3. Papers could address expertise as a product of ordinary social practices and relationships. We wish to question the way in which experts’ positions and activities structure and are structured by their lifestyles (everyday experiences shaped by class, gender and race reality, by family relationships, by recreational or cultural activities). These elements indicate positions in the social space that are often hidden by the institutional dimension of the expert’s mandate.
  4. The sociology of the professions has shown the links between certain groups of experts and certain areas of public policy. It could be interesting to ask whether or not these various sectors produce different forms of political socialization. Conversely, one might also ask how struggles between groups of experts for involvement in the same area of public policy affects the political socialization of actors.


Brint, Steven. 1996. In the Age of Experts. Princeton: Princeton University Press.

Conover, Pamela Johnston, and Stanley Feldman. 1984. ‘How People Organize the Political World: A Schematic Model’. American Journal of Political Science 28 (1): 95–126.Demortain, David. 2020. The Science of Bureaucracy: Risk Decision-Making and the US Environmental Protection Agency. Cambridge, MA: The MIT Press.

Duchesne, Sophie, and Florence Haegel. 2004. ‘La politisation des discussions, au croisement des logiques de spécialisation et de conflictualisation’. Revue francaise de science politique Vol. 54 (6): 877–909.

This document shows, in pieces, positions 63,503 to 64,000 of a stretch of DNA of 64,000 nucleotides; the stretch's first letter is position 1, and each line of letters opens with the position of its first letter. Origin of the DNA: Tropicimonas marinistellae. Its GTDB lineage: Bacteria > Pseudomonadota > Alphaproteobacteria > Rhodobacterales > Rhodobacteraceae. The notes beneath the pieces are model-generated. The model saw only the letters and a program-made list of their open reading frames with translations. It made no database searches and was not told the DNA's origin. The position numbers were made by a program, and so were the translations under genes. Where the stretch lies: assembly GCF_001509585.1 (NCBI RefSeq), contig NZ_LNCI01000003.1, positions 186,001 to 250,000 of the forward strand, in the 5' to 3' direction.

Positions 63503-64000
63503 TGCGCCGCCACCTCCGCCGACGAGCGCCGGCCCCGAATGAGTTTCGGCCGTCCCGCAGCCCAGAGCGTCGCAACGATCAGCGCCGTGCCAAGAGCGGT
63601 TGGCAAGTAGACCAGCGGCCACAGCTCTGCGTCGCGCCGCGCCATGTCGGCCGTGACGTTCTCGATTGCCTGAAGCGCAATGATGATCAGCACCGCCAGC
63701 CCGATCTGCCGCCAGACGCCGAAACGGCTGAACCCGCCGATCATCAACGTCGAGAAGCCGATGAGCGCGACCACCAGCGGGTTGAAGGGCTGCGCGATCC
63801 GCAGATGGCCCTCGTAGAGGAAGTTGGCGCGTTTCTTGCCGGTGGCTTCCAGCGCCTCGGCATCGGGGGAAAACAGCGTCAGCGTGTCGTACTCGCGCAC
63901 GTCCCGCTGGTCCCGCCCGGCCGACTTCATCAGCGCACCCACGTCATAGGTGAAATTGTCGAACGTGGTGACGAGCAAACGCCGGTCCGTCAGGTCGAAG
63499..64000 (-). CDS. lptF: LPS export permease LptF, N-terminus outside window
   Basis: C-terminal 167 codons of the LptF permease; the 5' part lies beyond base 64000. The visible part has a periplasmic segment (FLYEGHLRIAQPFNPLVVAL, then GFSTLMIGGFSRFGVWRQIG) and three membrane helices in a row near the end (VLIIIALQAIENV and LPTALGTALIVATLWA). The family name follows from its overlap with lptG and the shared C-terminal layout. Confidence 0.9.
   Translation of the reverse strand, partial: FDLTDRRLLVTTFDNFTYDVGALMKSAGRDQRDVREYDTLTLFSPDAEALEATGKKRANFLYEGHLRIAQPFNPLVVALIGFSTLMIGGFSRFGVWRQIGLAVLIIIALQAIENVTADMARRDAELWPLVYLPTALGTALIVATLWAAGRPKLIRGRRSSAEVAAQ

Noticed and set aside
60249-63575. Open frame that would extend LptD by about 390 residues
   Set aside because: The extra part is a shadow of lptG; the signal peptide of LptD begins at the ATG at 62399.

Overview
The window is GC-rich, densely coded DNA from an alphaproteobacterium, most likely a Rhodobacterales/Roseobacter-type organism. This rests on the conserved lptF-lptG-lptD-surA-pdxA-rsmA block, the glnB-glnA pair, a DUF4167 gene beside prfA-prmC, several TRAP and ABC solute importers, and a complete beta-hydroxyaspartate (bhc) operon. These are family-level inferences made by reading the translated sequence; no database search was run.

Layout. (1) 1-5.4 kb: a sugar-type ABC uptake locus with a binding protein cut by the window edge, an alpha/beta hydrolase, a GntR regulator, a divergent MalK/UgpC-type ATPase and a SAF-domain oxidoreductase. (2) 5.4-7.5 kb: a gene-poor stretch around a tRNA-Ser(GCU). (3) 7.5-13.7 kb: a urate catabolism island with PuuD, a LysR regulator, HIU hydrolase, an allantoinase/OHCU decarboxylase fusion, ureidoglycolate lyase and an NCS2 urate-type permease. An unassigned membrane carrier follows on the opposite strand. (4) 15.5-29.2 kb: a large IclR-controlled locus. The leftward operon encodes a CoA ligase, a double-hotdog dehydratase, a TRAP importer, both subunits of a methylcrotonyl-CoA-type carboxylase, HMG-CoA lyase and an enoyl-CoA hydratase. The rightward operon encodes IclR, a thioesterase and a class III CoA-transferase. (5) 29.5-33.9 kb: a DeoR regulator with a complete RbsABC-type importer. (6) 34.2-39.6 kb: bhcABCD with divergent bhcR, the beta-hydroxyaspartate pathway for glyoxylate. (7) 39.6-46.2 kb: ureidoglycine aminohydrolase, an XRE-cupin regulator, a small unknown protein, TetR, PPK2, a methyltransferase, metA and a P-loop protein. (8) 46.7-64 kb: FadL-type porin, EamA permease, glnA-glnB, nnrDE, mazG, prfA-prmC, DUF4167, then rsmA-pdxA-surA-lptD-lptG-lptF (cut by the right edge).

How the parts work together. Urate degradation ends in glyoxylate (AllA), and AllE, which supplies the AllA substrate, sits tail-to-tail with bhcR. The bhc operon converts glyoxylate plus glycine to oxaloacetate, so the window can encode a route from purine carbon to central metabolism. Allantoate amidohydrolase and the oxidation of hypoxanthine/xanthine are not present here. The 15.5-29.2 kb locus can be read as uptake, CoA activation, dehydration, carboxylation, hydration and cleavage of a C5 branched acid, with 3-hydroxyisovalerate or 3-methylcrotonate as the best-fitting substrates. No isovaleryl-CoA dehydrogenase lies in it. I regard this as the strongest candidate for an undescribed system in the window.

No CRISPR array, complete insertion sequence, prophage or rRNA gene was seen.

Eyal, Gil. 2019. The Crisis of Expertise. 1st Edition. Cambridge, UK ; Medford, MA: Polity.

Ihl, Olivier, Yves Déloye, and Alfredo Joignant, eds. 2013. Gouverner par la science: perspectives comparées. Grenoble: Presses universitaires de Grenoble.

Laurens, Sylvain. 2009. Une politisation feutrée. Paris: Belin.

Lebaron, Frédéric. 2008. Central Bankers in the contemporary global field of power: a “social space” approach. The Sociological Review, 56(1)121-144.

Lefébure, Pierre. 2009. ‘Les rapports ordinaires à la politique’. In Nouveau manuel de science politique, by Bernard Lacroix, Antonin Cohen, and Philippe Riutort, 9–20. La Découverte.

Medvetz, Thomas. 2014. Think Tanks in America. Illustrated Edition. Chicago, Ill.: University of Chicago Press.

Michel, Hélène (dir.). 2006. Lobbyistes et lobbying de l’Union européenne : Trajectoires, formations et pratiques des représentants d’intérêts. Strasbourg: Presses universitaires de Strasbourg.

Robert, Cécile. 2010. Chapitre 11 : Expertise et action publique. Presses de Sciences Po (P.F.N.S.P.).

Sainsaulieu, Ivan, Muriel Surdez, and Éric Zufferey. 2019. ‘Parcours de socialisation politique d’ingénieurs au travail’. Revue francaise de science politique Vol. 69 (3): 439–59.

Sigel, Roberta S., ed. 1989. Political Learning in Adulthood: A Sourcebook of Theory and Research. 1st Edition. Chicago: University of Chicago Press.

Stampnitzky, Lisa. 2013. Disciplining Terror. How Experts Invented ‘Terrorism’. New York: Campbridge University Press.

CfP: Conference ‘Ideologies, Values, and Political Behavior in Central andEastern Europe’, Timișoara, Romania, 4-6 December 2020

Invitation to the 18th edition of the International Symposium ‘Ideologies, Values, and Political Behavior in Central and Eastern Europe’